The Coalition for Networked Information (CNI), the Association of Research Libraries (ARL), and EDUCAUSE have announced that Donald A.B. Lindberg, Director of the National Library of Medicine, has been named the 2014 recipient of the Paul Evan Peters Award. The award recognizes notable, lasting achievements in the creation and innovative use of network-based information resources and services that advance scholarship and intellectual productivity. Named for CNI’s founding director, the award honors the memory and accomplishments of Paul Evan Peters (1947–1996), a visionary and a coalition builder in higher education and the world of scholarly communication, who led CNI from its founding in 1990. The award will be presented during the CNI membership meeting in St. Louis, MO, to be held March 31–April 1, 2014, where Dr. Lindberg will deliver the Paul Evan Peters Memorial Lecture. The talk will be recorded and made available on CNI’s YouTube and Vimeo channels after the meeting concludes.
Dr. Lindberg’s interest in the potential intersection between information technology and the biological sciences stretches back to the early days of his career. He joined the pathology faculty at the University of Missouri in 1960, where he developed the first automated lab system and an automated patient history acquisition system. He implemented an automated statewide system for interpreting electrocardiograms, as well as other medical applications for the computer. Around this time, he also began publishing articles in a field that would come to be known as medical informatics, including The Computer and Medical Care, which appeared in 1968.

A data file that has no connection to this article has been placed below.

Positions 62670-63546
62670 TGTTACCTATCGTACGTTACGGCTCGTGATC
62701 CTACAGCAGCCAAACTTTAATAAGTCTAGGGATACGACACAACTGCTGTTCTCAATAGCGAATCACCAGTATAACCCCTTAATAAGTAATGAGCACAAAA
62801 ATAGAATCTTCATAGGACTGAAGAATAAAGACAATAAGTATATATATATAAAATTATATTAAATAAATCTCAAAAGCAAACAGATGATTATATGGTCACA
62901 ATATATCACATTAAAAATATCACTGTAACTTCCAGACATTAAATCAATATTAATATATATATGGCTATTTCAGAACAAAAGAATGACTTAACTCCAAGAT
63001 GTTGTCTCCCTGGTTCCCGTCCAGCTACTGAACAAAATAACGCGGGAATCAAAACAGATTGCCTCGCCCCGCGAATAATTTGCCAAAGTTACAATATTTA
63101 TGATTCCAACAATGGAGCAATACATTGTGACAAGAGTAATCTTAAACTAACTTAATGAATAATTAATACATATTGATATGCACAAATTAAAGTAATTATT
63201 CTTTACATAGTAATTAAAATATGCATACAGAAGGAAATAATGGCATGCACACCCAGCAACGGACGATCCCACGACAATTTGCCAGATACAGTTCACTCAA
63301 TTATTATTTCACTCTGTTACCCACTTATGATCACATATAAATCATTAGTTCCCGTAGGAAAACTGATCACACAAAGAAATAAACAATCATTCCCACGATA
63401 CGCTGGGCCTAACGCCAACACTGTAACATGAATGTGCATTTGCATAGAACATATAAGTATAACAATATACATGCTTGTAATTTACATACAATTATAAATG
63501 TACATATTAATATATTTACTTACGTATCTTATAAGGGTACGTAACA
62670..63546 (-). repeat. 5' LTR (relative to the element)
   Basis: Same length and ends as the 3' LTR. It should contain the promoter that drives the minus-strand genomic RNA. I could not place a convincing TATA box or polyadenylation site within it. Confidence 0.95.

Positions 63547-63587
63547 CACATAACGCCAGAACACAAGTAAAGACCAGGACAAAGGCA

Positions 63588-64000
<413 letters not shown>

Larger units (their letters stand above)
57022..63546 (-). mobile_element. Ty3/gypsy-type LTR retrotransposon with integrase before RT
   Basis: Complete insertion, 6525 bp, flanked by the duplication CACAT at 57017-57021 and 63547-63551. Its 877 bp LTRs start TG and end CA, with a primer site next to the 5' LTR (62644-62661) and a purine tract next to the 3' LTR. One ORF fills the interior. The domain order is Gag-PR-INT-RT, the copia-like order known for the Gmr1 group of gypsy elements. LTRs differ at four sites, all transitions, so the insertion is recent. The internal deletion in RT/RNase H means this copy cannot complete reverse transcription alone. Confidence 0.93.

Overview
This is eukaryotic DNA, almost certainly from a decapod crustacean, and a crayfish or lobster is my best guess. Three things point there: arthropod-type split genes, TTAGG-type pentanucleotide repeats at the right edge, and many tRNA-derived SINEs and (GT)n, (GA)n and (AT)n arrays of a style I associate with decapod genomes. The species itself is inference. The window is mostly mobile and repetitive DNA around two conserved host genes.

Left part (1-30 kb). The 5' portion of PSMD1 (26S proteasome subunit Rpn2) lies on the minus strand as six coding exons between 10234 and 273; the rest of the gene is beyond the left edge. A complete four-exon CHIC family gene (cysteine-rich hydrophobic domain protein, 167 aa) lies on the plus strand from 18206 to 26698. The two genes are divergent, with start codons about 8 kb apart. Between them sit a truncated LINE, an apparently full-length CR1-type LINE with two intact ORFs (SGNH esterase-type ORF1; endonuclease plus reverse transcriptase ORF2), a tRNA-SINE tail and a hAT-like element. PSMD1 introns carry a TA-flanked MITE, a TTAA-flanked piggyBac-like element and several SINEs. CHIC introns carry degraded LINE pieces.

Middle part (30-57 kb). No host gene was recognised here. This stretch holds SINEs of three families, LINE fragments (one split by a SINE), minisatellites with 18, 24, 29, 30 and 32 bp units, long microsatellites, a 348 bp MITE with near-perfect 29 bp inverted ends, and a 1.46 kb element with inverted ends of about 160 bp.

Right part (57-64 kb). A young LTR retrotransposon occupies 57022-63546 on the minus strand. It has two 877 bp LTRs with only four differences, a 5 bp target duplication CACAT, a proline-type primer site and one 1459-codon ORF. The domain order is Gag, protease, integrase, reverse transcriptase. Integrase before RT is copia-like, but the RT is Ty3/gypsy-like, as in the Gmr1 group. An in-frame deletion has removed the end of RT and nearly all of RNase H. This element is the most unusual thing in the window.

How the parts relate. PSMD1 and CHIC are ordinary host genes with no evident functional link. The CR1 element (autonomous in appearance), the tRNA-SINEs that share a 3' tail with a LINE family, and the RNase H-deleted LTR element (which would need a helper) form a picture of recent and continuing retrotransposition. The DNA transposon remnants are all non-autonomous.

Dr. Lindberg has worked as a scientist for over 50 years, becoming widely recognized as an innovator in applying computer technology to health care, medical diagnosis, artificial intelligence, and educational programs. In 1984 he was appointed director of the National Library of Medicine (NLM), the world’s largest biomedical library, a post that he still holds. As NLM’s Director, Dr. Lindberg convinced the United States Congress that the Library was an essential information conduit, facilitating the decision-making process of scientists and pharmaceutical companies, and, ultimately, benefiting patients and the general public, thereby securing the organization’s robust future. He has spearheaded countless transformative programs in medical informatics, including the Unified Medical Language System, making it possible to link health information, medical terms, drug names and billing codes across different computer systems; the Visible Human Project, a digital image library of complete, anatomically detailed, three-dimensional representations of the normal male and female human bodies; the production and implementation of ClinicalTrials.gov, a registry and results database of publicly and privately supported clinical studies of human participants conducted around the world; and, the establishment of the National Center for Biotechnology Information, a national resource for molecular biology information and genetic processes that control health and disease. Today, NLM has a budget of $327 million, more than 800 employees, and digital information services that are used billions of times a year by millions of scientists, health professionals, and members of the public.
Dr. Lindberg is a member of the Institute of Medicine of the National Academy of Sciences, and has received numerous honors and awards, including the prestigious Morris F. Collen, MD, Award of Excellence of the American College of Medical Informatics, and the Surgeon General’s Medallion of the US Public Health Service. He received his medical degree from the College of Physicians and Surgeons, Columbia University, and an undergraduate degree from Amherst College. A four-member committee selected Dr. Lindberg for the award: the late Ann J. Wolpert, director of libraries at the Massachusetts Institute of Technology; George O. Strawn, director of the Federal Networking and Information Technology Research and Development (NITRD) National Coordination Office (NCO); Sally Jackson, professor of communication at the University of Illinois at Urbana-Champaign; and Joan Lippincott, associate executive director of the Coalition for Networked Information.